Cowan’s Milestone work expanded beyond Hardware; he helped create multiple characters and series for the publisher, and worked on a multitude of projects beyond the comic publishing side, including promotional material and trading cards. Amongst the characters he touched as part of this was Static, who was later spun out into the WB animated series Static Shock, which Cowan served as a producer on. That would prove to be just one of his animated projects — another, perhaps unexpectedly, was Cartoon Network’s The Boondocks, based on Aaron McGruder’s newspaper strip; Cowan helped develop the animated series during its tenure as a potential BET pilot, with Cowan serving as Senior Vice President of Animation for BET at the time.
That Cowan ended up in that role speaks to how underserved he has been by the comics industry; while other artists have been given increasingly prominent projects to showcase their talents, Cowan all-but-disappeared from the industry for years at a time, illustrating one-off stories or mini-series while alternating with work outside of comics. One benefit of this has been that the appearance of Cowan’s art feels more like a special occasion when it does happen, as sad as that silver lining may be — another has been a recurring partnership between Cowan and Bill Sienkiewicz as inker, with the latter bringing the best out of Cowan’s work by leaning further into the more atmospheric and aesthetic directions and creating something that is arguably better than the individual work of either; check out the recent The Question: The Death of Vic Sage for proof.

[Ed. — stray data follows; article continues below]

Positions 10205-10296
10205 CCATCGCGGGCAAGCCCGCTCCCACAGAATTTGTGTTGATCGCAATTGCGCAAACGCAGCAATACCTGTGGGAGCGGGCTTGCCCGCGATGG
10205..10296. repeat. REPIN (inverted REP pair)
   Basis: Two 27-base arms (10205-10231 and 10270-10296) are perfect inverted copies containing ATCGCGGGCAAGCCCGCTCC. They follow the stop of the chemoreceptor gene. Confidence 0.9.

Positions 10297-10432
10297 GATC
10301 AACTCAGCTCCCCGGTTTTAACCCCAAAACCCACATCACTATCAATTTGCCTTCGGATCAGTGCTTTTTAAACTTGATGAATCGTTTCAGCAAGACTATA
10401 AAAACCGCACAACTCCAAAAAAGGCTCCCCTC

The good news is that Cowan is headed back to comics in a more dedicated manner than audiences have seen in a long time. DC’s revival of the Milestone line, promised for this year, includes Cowan illustrating a new ongoing Hardware series, offering the chance for audiences to watch his work unfold and evolve in real time — and, in the process, finally give him the appreciation that has been due to him for decades. Perhaps, this time, he’ll manage to transcend the underrated label once and for all.